The economy and job creation have strengthened enough for the Federal Reserve to end on schedule a program of buying Treasury bonds to help the economy, the Fed said Wednesday.
Ending a two-day meeting, the Fed made no changes to the program. The decision was unanimous. The bond purchases were intended to lower loan rates, encouraging spending and boost stock prices. But critics worried that the purchases would feed inflation.
The Fed acknowledged a spike in oil prices. But it concluded that the pickup in inflation will be temporary.
Fed Chairman Ben Bernanke spoke at a historic news conference after the meeting. It was the first time in the Fed's 98-year history that a chairman has begun holding regular sessions with reporters.
Bernanke said Fed officials expect the moderate economic recovery to continue after weak growth in the first three months of the year.
Stocks rose after Bernanke spoke. The Dow Jones industrial average gained 95 points on the day to close at 12,690 _ the highest point in nearly three years.
Before Bernanke spoke, the Fed offered its latest economic projections for the year. The economy will grow as much as 3.3 percent this year, slightly lower than the Fed's estimate in January. The unemployment rate will fall as low as 8.4 percent, a slight improvement from the previous forecast.
Inflation could rise as high as 2.8 percent this year, nearly double last year's rate. But that would still be lower than the average over the last 30 years.
The Fed's main economic support program, which consists of buying $600 billion in Treasury bonds, is scheduled to end in June. But the Fed said it's continuing a separate aid program: It's reinvesting about $17 billion a month in proceeds from its portfolio of mortgage securities to buy Treasury debt. That should help keep rates low on mortgages and other consumer loans.
Since the Fed's bond-purchase program was announced in early November, the economy has gained strength. The unemployment rate has dropped a full percentage point to 8.8 percent, a two-year low. Companies have added more than 200,000 jobs for two straight months, the first time that's happened in five years. And the S&P 500 index has surged 28 percent over the past eight months. Rates on 30-year mortgages have dropped and now stand at 4.80 percent.
Even with the drop in unemployment, Bernanke said the rate is still high by historically standards. But Bernanke said the Fed is less inclined to do more to lower unemployment because additional stimulus could lead to higher inflation.
"The trade-offs are getting less attractive at this point," Bernanke said. "It's not clear that we can get substantial improvements in payrolls without some additional inflation risk."
For now, the Fed downplayed the risk of inflation. It kept its key interest rate at a record low near zero and pledged to leave it there for an "extended period." Bernanke said that means "a couple of meetings." The Fed has kept rates at ultra-low levels since December 2008.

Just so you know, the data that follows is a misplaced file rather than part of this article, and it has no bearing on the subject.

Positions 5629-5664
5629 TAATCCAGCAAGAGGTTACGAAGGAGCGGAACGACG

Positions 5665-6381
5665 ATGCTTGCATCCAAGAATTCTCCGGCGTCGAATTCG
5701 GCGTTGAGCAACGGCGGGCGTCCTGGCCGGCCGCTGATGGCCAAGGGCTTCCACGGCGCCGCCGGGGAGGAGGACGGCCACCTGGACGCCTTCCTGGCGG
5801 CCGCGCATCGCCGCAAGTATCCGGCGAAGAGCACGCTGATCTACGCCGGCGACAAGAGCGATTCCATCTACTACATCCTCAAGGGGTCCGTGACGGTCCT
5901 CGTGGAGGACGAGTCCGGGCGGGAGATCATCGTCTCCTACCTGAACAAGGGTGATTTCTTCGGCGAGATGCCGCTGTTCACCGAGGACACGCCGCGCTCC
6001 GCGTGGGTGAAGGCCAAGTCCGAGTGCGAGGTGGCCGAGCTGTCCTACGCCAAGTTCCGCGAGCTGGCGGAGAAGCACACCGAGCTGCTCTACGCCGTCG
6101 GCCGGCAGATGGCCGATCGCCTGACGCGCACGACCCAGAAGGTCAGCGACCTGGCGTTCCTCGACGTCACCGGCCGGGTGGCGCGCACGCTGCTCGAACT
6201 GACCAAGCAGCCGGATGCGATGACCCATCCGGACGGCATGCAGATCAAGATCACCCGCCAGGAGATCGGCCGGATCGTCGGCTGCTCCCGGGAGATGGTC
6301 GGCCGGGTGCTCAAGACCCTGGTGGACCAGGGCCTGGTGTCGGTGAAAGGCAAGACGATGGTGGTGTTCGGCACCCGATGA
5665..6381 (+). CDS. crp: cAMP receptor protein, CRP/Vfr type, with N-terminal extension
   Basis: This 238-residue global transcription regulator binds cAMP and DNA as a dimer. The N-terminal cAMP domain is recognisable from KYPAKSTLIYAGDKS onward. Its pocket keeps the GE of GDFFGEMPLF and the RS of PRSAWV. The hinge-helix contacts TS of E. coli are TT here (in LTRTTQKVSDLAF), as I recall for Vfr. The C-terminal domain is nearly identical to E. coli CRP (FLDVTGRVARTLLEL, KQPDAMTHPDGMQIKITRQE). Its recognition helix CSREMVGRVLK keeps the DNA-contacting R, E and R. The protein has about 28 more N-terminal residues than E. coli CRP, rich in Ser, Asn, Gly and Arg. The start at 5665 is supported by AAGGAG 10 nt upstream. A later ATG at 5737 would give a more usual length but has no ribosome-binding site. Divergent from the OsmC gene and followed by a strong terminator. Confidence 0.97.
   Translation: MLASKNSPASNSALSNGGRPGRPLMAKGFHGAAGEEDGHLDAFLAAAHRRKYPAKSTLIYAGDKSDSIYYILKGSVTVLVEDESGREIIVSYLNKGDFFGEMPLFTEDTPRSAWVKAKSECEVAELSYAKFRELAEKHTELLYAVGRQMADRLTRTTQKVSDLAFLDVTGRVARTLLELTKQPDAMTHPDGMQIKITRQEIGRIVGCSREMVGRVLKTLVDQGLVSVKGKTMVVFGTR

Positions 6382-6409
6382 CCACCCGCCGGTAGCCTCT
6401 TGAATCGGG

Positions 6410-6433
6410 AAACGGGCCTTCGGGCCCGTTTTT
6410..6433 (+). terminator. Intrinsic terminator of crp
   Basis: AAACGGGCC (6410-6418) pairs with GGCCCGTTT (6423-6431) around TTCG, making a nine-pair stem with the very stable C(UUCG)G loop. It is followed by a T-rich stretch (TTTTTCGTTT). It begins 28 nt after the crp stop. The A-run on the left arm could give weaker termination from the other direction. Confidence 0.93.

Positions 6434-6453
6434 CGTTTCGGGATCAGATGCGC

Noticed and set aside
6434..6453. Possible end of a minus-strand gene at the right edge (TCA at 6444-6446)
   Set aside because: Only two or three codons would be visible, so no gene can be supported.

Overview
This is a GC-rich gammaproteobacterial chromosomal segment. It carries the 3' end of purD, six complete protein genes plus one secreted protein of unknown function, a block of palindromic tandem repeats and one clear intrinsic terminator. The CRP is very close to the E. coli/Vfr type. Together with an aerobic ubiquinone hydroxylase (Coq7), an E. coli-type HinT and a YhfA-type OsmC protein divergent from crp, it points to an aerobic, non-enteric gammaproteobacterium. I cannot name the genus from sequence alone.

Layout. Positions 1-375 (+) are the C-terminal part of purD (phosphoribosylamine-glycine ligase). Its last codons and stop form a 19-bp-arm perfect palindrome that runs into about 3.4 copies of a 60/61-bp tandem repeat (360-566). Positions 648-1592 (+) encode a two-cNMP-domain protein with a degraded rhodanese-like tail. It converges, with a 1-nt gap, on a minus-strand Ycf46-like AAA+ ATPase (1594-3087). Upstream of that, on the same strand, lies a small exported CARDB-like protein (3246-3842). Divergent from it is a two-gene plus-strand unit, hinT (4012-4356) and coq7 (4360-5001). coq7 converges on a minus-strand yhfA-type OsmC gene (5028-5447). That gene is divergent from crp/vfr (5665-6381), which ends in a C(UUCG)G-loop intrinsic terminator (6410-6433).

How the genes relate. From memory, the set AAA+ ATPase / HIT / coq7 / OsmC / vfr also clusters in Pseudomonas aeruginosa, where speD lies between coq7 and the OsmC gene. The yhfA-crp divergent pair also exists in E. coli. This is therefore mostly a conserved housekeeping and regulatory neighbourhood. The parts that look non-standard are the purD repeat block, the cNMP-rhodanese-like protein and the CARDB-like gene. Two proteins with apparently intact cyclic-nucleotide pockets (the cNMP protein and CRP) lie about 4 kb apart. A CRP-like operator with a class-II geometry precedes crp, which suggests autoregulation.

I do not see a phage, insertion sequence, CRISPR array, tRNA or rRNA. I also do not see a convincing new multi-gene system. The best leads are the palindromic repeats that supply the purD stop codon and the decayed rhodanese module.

When the Fed decides to abandon the "extended period" language, it would be viewed as a signal that the Fed was getting ready to reverse course and start boosting interest rates.
Economists think the Fed will begin raising rates later this year or early next. Higher rates would reduce borrowing and spending and make companies less inclined to boost prices.
The news conference was the first of three this year, part of a long-standing effort by Bernanke to make the Fed, an independent government agency, more transparent.
Speaking directly with reporters after the Fed's policy meeting will allow Bernanke to steer the debate and cast himself as accessible. He can also have his voice heard above a vocal minority of Fed officials who are concerned about rising inflation.
Those officials, including the Fed regional chiefs in Philadelphia and Minneapolis, say the Fed may need to raise interest rates by the end of this year.
Richard Fisher, president of the Federal Reserve Bank of Dallas, has argued that the Fed should consider halting the bond-buying program now, not in June.
But the majority _ including Bernanke, vice chairwoman Janet Yellen and William Dudley, president of the Federal Reserve Bank of New York _ say interest rates should stay low longer, and the bond-buying program should run its course.
So far, Bernanke has managed to forge consensus for his policies. All the Fed's decisions this year have been unanimous. But the deepening divides could make his job harder.
Bernanke has predicted that the jump in oil and food prices will cause only a brief increase in consumer inflation. He expects gas to stabilize and possibly drop in the months ahead.
Excluding those prices, which tend to fluctuate, inflation is still low, he said.
Still, Bernanke said he understand why people are anxious.
"Higher gas prices are absolutely creating a great deal of financial hardship for a lot of people," Bernanke said. "People need to drive to get to work. So it's obviously a very bad development to see gas prices rise so much."